*P*= i. The problem of finding the eigenvalues of the operator (2.34) can be conveniently tackled by making use of the so called annihilation and creation operators, which are respectively defined as

### (

*Q*

*iP*

### )

*a*ˆ ˆ 2 2 ˆ = +

### (

*Q*

*iP*

### )

*a*ˆ ˆ 2 2 ˆ†

_{=}

_{−}(1.35)

where the upper script † is used to denote the complex conjugate transpose. Using these two operators, the quantum mechanical Hamiltonian can be rewritten as

2
1
ˆ
ˆ _{= N}_{+}

*H* (1.36)

with *N*ˆ _{=}*a*ˆ†*a*ˆ_{. The eigenvalue problem associated with the harmonic oscillator is thus equivalent to }
the problem of constructing the eigenvectors of the operator *Nˆ*. By making use of the commutation
relation between *aˆ* and * _{ˆa ,}*†

### [ ]

*†*

_{a}_{, a}_{= 1, the following equations can be derived: }

### ( )

ˆ 1 ˆ ˆˆ_{a}_{= N}_{a}_{−}

*N* ; * _{N}*ˆ

*ˆ†*

_{a}_{=}

*ˆ†*

_{a}### ( )

*ˆ*

_{N}_{−}1

_{. }

It can be proved that if v is an eigenvector of *Nˆ* and v is the corresponding eigenvalue, then:
(i) necessarily v ≥ 0;

(ii) if v = 0, *a*ˆ v =0; if v ≠ 0, *ˆa* v is a non-zero vector of norm v v v and it is an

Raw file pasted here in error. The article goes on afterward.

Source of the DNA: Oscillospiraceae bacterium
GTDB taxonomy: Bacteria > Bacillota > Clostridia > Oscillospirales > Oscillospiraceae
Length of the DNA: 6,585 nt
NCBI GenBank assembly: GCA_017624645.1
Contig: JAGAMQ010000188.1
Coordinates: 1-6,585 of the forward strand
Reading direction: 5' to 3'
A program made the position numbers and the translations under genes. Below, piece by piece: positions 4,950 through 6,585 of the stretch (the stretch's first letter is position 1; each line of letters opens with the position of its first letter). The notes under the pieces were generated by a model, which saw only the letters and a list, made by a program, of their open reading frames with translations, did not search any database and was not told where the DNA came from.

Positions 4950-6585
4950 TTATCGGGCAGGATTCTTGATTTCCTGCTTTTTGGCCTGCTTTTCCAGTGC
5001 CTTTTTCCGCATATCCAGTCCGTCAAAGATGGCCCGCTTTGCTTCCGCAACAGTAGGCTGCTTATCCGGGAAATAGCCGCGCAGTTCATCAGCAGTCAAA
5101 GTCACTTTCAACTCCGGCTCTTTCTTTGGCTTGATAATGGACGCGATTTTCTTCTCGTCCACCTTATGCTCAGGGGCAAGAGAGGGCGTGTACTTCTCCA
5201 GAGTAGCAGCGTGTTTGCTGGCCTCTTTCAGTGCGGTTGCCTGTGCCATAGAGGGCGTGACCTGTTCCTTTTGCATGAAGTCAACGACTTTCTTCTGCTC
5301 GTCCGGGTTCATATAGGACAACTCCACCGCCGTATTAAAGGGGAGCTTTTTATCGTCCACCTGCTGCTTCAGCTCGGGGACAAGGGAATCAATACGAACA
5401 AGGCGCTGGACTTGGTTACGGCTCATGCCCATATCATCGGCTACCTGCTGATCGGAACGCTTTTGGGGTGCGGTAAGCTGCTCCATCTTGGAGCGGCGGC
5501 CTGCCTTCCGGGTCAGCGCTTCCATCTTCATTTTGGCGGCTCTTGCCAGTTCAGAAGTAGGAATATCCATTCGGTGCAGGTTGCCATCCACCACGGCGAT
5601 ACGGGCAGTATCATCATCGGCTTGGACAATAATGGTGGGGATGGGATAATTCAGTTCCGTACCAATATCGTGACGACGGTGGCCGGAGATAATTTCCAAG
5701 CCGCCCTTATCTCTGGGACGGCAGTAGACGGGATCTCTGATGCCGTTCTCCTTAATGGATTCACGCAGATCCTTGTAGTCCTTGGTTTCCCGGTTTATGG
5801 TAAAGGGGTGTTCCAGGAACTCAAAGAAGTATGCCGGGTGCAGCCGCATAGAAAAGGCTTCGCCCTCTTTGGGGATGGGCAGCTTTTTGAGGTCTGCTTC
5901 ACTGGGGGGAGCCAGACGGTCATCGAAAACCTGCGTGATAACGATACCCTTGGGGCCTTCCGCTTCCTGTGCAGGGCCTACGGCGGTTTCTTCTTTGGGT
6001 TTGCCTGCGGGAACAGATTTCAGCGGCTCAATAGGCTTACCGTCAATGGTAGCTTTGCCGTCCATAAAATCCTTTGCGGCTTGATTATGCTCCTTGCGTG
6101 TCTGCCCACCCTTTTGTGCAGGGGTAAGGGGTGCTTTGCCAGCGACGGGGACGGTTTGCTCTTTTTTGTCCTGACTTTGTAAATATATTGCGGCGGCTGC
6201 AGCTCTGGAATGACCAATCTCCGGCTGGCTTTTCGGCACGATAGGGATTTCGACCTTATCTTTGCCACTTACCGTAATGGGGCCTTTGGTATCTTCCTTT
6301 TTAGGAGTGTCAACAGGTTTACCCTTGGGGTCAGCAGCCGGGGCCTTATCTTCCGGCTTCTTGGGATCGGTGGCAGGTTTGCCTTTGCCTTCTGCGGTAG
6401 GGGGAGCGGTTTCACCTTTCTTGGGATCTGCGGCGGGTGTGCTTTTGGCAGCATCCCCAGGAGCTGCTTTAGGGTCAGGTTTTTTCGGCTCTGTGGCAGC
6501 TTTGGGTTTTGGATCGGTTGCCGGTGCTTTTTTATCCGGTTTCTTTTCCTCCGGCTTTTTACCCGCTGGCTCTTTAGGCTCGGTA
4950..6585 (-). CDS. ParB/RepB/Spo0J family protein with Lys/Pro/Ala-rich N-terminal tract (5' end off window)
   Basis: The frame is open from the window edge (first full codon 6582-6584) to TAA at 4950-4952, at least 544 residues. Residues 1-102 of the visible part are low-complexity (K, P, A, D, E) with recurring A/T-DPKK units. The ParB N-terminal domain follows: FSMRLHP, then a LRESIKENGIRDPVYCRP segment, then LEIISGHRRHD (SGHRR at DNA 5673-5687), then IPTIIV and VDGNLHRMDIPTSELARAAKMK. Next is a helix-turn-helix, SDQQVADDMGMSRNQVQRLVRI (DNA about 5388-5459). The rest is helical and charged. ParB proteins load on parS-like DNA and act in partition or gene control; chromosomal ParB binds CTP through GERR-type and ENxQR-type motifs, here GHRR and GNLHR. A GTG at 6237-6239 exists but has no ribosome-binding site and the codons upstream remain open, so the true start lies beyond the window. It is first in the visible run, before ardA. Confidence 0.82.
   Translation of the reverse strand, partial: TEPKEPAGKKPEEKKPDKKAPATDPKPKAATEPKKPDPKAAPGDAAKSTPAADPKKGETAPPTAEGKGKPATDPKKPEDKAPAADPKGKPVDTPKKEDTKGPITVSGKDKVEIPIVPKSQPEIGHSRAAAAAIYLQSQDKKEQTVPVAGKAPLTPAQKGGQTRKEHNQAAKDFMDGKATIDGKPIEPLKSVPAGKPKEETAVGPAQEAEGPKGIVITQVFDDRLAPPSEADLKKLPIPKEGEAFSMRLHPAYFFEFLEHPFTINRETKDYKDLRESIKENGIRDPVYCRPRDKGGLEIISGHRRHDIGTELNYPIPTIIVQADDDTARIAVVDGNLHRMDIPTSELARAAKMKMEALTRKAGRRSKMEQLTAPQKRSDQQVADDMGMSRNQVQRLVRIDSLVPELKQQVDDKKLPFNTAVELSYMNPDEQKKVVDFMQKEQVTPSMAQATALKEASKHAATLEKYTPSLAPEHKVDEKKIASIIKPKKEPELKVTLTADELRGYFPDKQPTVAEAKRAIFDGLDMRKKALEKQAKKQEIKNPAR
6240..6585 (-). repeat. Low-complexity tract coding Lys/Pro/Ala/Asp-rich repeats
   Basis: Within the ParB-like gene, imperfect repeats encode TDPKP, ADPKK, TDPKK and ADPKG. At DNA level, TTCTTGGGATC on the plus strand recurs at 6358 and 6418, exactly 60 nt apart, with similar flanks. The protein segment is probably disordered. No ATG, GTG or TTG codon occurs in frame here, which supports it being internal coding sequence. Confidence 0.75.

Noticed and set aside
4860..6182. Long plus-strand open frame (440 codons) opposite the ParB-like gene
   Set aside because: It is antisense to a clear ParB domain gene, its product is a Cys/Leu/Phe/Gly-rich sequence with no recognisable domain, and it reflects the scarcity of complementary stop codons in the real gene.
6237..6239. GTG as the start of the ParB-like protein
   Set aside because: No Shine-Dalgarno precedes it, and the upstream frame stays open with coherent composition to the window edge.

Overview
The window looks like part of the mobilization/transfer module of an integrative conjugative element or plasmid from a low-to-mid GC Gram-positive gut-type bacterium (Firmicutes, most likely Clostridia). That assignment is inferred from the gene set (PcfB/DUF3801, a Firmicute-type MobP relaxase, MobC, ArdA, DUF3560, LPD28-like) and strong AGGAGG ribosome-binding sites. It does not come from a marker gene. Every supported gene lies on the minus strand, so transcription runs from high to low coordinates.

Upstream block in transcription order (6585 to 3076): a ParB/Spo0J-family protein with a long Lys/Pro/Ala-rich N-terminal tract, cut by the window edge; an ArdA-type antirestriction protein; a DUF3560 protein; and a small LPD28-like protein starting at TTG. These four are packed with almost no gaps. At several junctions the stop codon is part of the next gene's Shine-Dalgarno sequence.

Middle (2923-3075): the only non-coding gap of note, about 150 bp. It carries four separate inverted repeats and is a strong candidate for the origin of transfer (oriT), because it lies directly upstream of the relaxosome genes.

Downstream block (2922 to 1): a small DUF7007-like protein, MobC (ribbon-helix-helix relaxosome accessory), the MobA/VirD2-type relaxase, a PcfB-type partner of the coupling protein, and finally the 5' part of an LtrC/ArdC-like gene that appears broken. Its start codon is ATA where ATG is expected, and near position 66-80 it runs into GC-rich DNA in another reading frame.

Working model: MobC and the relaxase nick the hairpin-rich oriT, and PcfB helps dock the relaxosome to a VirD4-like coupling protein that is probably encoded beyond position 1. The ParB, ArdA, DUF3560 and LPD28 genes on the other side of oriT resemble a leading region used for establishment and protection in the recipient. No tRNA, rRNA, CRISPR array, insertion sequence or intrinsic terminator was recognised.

eigenvector of *Nˆ* belonging to the eigenvalue v – 1;

(iii) * _{a}*ˆ† v

_{ is certainly non-zero with norm equals to }

### (

_{v}

_{+}

_{1}

### )

_{v}

_{v}

_{ and it is an eigenvector of }

*corresponding to the eigenvalue v + 1.*

_{Nˆ}By normalization of the eigenvectors1, it follows that

1
v
v
v
ˆ = −
*a* * _{a}*ˆ† v

_{=}v

_{+}1v

_{+}1

_{. }

_{(1.37) }

which show that the creation operator can be used to generate the infinite set of eigenvectors, each separated by an energy quantum of ω.

The energy levels of the harmonic oscillator can be written as

ω
h
⎟
⎠
⎞
⎜
⎝
⎛ +
=
2
1
v
v
*E* (1.38)

where the quantum number v can assume integer values within the interval [0, +∞[. The relations
*given in (1.37) can be used to derive the matrices of pˆ and qˆ which diagonalize Hˆ in the basis *

v . This matrices are not diagonal but they are Hermitian.i

*2*

*2*

*.*

_{.}

_{.}

*M*

*M*

*o*

*o*

*l*

*l*

*e*

*e*

*c*

*c*

*u*

*u*

*l*

*l*

*a*

*a*

*r*

*r*

*R*

*R*

*o*

*o*

*t*

*t*

*a*

*a*

*t*

*t*

*i*

*i*

*o*

*o*

*n*

*n*

*s*

*s*

*a*

*a*

*n*

*n*

*d*

*d*

*V*

*V*

*i*

*i*

*b*

*b*

*r*

*r*

*a*

*a*

*t*

*t*

*i*

*i*

*o*

*o*

*n*

*n*

*s*

*s*